If You Are a Chewer of Chewing Gum, Try to Wean Yourself of This Habit | Amoils.com
by Jane Chitty
Chewing gum was first invented in 1870 and has been going strong ever since but interestingly, it was invented by mistake - almost. The substance was being researched as a substitute for rubber.
According to Wrigley.com (a well known company that manufactures and distributes chewing gum) they have their own science institute - The Wrigley Science Institute – which is the first organization of its kind committed to advancing and sharing scientific research that explores the benefits of chewing gum.
Wrigleys have this to say...
1. Some of that preliminary research has shown that chewing gum is useful for stress relief and to help with focus and concentration. While more research is needed, results of some of the studies indicate that chewing gum may be helpful in easing tension and improving alertness.
2. Chewing sugar-free gum after eating or drinking is clinically proven to be an important part of good oral health. It stimulates your most important natural defence against tooth decay - saliva - which, in turn helps protect your teeth by neutralizing plaque acids, re-mineralizing enamel to strengthen teeth and washing away food particles.
3. Chewing gum before snacking helps reduce hunger, diminishes cravings for sweets, and decreases snack intake by 36 calories.
But there are serious disadvantages with chewing gum
And these do not take into account the sticky mess they can leave when carelessly discarded after chewing.
1. The sugar-free chewing gum usually has aspartame in place of sugar and that as many will know is a health hazard all of its own. Short and long term use of aspartame has been closely linked with cancer, diabetes, neurological disorders and birth defects. It is really not something you should have in your mouth – ever. In addition, chewing gum has lots of ingredients that are also a cause for concern.
2. Some cosmetic surgeons believe chewing gum can give us a wrinkle problem. According to one cosmetic surgeon, he has noticed that many of his patients who are gum chewers have a certain pattern of wrinkles around their mouth. Many experts attribute the wrinkle connection to two things. First, there’s the repetitive motion of chewing, which causes lines and folds around the mouth due to muscle overuse and second, chewing gum can dislodge dermal fillers that people have injected into their faces to plump up their wrinkles.
3. Chewing gum causes unnecessary wear and tear of the cartilage that acts as a shock absorber in your jaw joints. Once damaged, this area can create pain and discomfort for a lifetime.
4. You use eight different facial muscles to chew. All that unnecessary chewing can create severe tightness in two of these muscles, located close to your temples, putting pressure on those nerves that supply this area of your head, contributing to painfulheadaches.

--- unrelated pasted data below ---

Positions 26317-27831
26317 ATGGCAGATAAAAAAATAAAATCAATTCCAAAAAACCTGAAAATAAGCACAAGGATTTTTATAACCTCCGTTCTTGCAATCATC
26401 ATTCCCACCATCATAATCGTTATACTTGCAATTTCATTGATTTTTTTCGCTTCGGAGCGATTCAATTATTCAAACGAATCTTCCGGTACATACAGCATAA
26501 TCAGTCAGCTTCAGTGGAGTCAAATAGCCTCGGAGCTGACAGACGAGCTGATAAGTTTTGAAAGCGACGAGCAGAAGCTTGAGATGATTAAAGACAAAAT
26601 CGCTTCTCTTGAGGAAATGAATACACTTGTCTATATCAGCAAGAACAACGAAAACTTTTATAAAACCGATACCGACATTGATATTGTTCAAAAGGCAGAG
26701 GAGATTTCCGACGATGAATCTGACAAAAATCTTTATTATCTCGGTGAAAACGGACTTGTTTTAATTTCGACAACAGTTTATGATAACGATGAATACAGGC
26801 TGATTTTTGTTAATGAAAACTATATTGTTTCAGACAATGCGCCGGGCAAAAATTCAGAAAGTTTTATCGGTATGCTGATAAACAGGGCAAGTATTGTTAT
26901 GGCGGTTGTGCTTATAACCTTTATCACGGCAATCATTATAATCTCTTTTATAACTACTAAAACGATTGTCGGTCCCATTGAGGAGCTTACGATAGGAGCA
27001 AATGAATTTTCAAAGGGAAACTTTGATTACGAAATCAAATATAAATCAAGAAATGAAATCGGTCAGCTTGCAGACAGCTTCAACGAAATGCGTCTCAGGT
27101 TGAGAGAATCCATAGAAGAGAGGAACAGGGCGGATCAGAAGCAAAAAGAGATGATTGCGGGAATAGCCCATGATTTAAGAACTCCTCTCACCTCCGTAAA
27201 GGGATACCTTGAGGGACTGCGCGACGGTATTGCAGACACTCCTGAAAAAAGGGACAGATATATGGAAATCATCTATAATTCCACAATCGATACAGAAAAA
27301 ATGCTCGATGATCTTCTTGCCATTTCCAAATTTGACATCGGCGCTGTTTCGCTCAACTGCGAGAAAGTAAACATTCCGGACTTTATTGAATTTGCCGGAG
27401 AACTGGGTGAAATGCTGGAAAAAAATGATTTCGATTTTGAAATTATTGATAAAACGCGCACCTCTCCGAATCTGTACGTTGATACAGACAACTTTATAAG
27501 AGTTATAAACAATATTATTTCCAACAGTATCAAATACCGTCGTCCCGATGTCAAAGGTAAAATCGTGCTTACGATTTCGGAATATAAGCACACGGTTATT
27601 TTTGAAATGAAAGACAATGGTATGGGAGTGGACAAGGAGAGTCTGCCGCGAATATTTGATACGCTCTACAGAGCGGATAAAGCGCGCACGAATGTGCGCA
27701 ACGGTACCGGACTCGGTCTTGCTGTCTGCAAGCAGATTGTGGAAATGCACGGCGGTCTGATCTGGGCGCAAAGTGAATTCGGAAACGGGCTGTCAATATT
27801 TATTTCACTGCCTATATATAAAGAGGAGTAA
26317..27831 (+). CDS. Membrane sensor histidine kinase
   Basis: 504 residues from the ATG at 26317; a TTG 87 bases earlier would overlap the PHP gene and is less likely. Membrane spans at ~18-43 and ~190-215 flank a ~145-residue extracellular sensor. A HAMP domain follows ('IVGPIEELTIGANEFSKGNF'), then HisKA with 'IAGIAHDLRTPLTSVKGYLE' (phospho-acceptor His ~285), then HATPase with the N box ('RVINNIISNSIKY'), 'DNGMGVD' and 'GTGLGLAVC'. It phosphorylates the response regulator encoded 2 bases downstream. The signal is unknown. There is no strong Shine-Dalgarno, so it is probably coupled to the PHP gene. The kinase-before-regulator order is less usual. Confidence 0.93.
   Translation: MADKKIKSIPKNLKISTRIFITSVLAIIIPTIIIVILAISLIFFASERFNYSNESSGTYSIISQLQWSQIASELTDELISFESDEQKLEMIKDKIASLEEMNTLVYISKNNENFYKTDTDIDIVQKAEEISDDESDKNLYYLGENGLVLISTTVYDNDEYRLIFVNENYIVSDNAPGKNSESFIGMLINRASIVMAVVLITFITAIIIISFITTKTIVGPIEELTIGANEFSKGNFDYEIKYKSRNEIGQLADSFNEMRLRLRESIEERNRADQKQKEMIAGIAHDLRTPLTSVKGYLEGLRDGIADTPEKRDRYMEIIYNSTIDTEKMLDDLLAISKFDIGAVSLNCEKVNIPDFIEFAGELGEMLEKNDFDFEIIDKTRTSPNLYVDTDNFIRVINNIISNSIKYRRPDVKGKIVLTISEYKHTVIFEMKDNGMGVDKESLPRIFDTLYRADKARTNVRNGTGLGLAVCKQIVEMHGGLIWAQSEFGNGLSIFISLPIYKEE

5. Then there are six salivary glands located in the mouth that are stimulated to produce and release saliva whenever you chew. But producing a steady stream of saliva for the sole purpose of chewing gum is a waste of energy and resources that could instead be used for essential metabolic activities.
6. Chewing gum fools your body into believing it is digesting something, so it spends all the time you are chewing in supplying digestive enzymes and wasting them on something unessential.
7. If your gum isn’t sweetened by aspartame, it is probably sweetened by sugar. Sugar is most likely the single greatest dietary cause of chronic health problems like cancer, heart disease, diabetes and emotional disorders
If you must chew gum, try to limit the time spent chewing and look for a healthy version with no chemicals and sweetened with Xylitol which is a natural sugar substitute.
Although chewing gum is not ideal for your health, it can be very useful for other things!
Here are some tips and other uses for chewing gum.
A leaky car radiator can be temporarily plugged with chewing gum.
If you lose a ring or some other piece of jewelery down the drain, stick a well chewed piece of chewing gum on to the bottom of a sinker which is attached to string or fishing line and go fishing as usually the gum will stick to the lost item and you can carefully reel it in.
Chewed gum can be used to keep a loose pane of window glass in place until you can get to the store to buy some genuine putty.
Unused mint flavored gum (it does not matter if they are still in their wrappers or not) will deter all kinds of bugs – so put some down at your insect's favorite entrance spot.
Best to get out of the chewing gum habit if you can but still keep a packet around the house for those emergency jobs that could do with some gum.
Jane writes for Healing Natural Oils, a producer and retailer of high-quality, all-natural treatments for a variety of conditions as well as a range of beauty products. Apart from writing about those various conditions, she also covers general health, environmental and other subjects of interest. She has lived in Kenya as well as Cape Town, South Africa and spent time in San Diego, USA. She now lives in Somerset, England with regular visits from her far-flung children and grandchildren. She is a keen gardener and enjoys growing fresh fruit and vegetables with her husband on their joint allotment. As a result, there is something available to use in the kitchen virtually all year round. Her regular posts can be found on our blog.